The Australian peak body for retailers has welcomed the reintroduction of a rent relief scheme for small businesses in Victoria following a similar move made by New South Wales last week.
The Victorian Commercial Tenancy Relief Scheme was reintroduced over the weekend, meaning rent negotiation rights are again available through to 15 March for businesses with an annual turnover of $10 million.
The Australian Retailers Association (ARA) says measures like the Victorian scheme are imperative for SMEs (small and medium enterprises) to survive the ongoing impact of Omicron, as well as the associated supply chain costs and staff shortages.
ARA CEO Paul Zahra said given the wide-scale impacts of Omicron, he would like to see this extended to small businesses in every state and territory with a threshold of up to $50 million turnover as was previously in place.
“We’ve entered unchartered territory with Omicron with small businesses struggling to keep their doors open due to tens of thousands of daily staff isolations and ever-rising supply chain costs. This is taking an enormous toll on the retail workforce and small businesses who’ve had to limit their trading hours or close altogether,” Zahra said.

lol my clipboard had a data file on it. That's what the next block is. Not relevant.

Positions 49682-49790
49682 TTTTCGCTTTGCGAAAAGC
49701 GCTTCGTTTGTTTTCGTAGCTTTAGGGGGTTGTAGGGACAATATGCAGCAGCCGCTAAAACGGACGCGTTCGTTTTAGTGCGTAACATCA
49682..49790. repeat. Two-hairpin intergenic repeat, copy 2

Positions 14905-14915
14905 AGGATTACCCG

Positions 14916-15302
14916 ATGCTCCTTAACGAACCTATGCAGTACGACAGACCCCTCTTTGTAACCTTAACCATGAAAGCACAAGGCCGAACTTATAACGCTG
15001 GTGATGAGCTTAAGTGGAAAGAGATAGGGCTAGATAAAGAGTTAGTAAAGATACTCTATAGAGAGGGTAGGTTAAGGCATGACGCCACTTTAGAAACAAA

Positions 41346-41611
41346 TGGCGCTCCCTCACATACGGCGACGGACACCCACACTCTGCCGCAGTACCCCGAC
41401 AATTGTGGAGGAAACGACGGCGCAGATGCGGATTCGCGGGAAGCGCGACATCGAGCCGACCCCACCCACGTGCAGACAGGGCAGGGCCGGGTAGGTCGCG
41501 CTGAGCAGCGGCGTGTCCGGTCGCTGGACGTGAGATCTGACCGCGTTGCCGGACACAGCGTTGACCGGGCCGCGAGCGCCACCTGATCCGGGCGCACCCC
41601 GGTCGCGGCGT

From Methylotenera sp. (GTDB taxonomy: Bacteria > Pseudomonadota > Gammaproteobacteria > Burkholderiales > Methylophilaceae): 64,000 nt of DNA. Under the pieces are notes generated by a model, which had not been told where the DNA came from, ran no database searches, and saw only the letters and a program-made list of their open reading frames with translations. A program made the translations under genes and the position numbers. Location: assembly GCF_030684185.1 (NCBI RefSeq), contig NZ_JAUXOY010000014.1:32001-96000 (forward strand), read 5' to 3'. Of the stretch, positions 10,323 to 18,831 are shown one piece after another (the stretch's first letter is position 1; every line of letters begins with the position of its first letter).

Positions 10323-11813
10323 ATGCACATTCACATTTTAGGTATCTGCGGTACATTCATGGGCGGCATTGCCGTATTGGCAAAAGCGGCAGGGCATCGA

“Rent is a significant pain point for small businesses, and we thank the Victorian government on its leadership during this difficult period. Victoria has consistently offered these leasing protections through the pandemic and that has saved the lives of many hundreds of small businesses.
“Whilst we would like to see the scheme restored to its original 50 million turnover level, this measure will certainly go a long way in helping small businesses survive.”
Every other jurisdiction in Australia saw their small business rent relief schemes expire in 2021, except for the Northern Territory which never had a formal program. Instead, small business tenants in the top end were encouraged to negotiate in good faith with landlords.
“We have not seen the pandemic impact the sector on this scale and for the first-time retailers are having to navigate these impacts with almost no support from governments,” Zahra said.
“It’s clear that the impacts of Omicron will be ongoing and that targeted support packages will be needed from governments to support small businesses through this unprecedented challenge.”
Updated at 9.31am AEDT on 17 January 2022.
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